Workers' Memorial Day: Bruce Dempsey's mother pays tribute
"It never seems real to me. Bruce was 25, he had his whole life ahead of him. And then I remember he's gone."
For Jeanette Letham, her son's death at the factory where he worked is still a painful memory.
Welding engineer Bruce Dempsey from Eccles died in December 2009 when a half-ton metal pressing machine fell from a fork-lift truck at Heavey Engineers in Patricroft, fracturing his skull.
Two years on, his mother lays flowers at his grave in Peel Green cemetery every day to remember him.
Mrs Letham and her two younger sons Jack, 20 and 17-year-old Carl will join a Workers' Memorial Day rally in Manchester later, to further that remembrance.
"The day it happened, we were on our way home and, as we drove past the factory, I saw the police and it was all cordoned off," she said.
"I remember just getting this awful feeling in my stomach and I knew it was him."
One of a number of events across the UK, the rally commemorates those people killed at work and promotes campaigns to improve workplace safety.
An inquest at Bolton Coroner's Court in February was told that, moments before his death, Mr Dempsey had been acting as a banksman guiding a fork-lift truck through the factory.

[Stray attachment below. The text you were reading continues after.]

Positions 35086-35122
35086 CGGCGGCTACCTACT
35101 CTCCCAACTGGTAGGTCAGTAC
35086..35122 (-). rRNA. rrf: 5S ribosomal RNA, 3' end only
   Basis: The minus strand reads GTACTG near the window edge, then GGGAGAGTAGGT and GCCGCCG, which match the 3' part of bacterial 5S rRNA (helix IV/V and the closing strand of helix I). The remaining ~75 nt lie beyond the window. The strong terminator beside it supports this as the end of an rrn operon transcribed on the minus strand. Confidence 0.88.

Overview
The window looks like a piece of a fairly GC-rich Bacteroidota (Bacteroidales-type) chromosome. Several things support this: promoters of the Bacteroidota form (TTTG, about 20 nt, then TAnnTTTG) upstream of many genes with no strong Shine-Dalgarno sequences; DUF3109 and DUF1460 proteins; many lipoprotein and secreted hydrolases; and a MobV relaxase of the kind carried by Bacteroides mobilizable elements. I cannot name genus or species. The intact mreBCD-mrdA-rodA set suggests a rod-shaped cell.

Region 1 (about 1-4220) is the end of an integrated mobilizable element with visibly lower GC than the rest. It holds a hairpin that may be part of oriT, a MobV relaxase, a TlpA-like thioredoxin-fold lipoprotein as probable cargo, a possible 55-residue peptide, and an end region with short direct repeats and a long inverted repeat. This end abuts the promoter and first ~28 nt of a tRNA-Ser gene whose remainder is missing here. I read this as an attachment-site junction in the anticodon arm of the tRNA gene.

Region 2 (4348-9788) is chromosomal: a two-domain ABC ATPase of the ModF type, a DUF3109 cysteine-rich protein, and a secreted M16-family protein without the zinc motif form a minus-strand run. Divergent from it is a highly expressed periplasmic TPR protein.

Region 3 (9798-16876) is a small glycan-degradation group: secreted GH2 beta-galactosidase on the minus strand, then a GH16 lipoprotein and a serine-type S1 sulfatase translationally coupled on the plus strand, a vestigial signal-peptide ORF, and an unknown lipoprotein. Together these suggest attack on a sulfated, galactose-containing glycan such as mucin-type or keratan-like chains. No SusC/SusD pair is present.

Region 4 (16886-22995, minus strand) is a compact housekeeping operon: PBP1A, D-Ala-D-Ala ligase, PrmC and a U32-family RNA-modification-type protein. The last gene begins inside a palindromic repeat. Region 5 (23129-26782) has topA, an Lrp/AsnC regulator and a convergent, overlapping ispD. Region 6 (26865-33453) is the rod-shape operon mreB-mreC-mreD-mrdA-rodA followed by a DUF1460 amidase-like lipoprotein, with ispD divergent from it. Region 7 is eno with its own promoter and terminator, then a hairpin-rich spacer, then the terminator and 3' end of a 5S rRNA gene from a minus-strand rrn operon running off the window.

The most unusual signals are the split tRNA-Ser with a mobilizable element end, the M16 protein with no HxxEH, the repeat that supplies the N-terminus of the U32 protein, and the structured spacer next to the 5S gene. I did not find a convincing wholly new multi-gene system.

However, the inquest also heard the training offered to fork-lift drivers did not include any advice on the appropriate use of banksmen.
Coroner Jennifer Leeming was so concerned, she reported the verdict to the Health and Safety Executive (HSE) to seek a formal review of the training.
Keith Cundall, of law firm Irwin Mitchell Solicitors, which is representing the Dempsey family, said the inquest raised serious issues for all employers.
"This has been an extremely distressing time for Bruce's family who have lost a much-loved son," he said.
"Employees have a right to expect to be safe at work and to be protected from avoidable risks.
"Bruce's family has to live with their tragic loss, but hope that safety improvements in the industry will prevent accidents like this happening in the future.
Latest figures from the HSE show there were 171 fatal workplace accidents in the UK, in 2010/11.
Hundreds more died as a result of industrial illness such as asbestos-related mesothelioma.
Mrs Letham said employers should be forced to improve safety in the workplace.
"They need to change the law so it doesn't happen again, more serious penalties to make them adhere to the rules," she said.
"Bruce was one of the best people you could ever meet and everyone who knew him though he was wonderful.
"He'd just got himself a flat he was about to move into, he was moving his life forward. It's just so sad.
"Nothing can bring him back but I just hope things can be improved so that others don't have to suffer the pain of losing a family member just because of the work they did."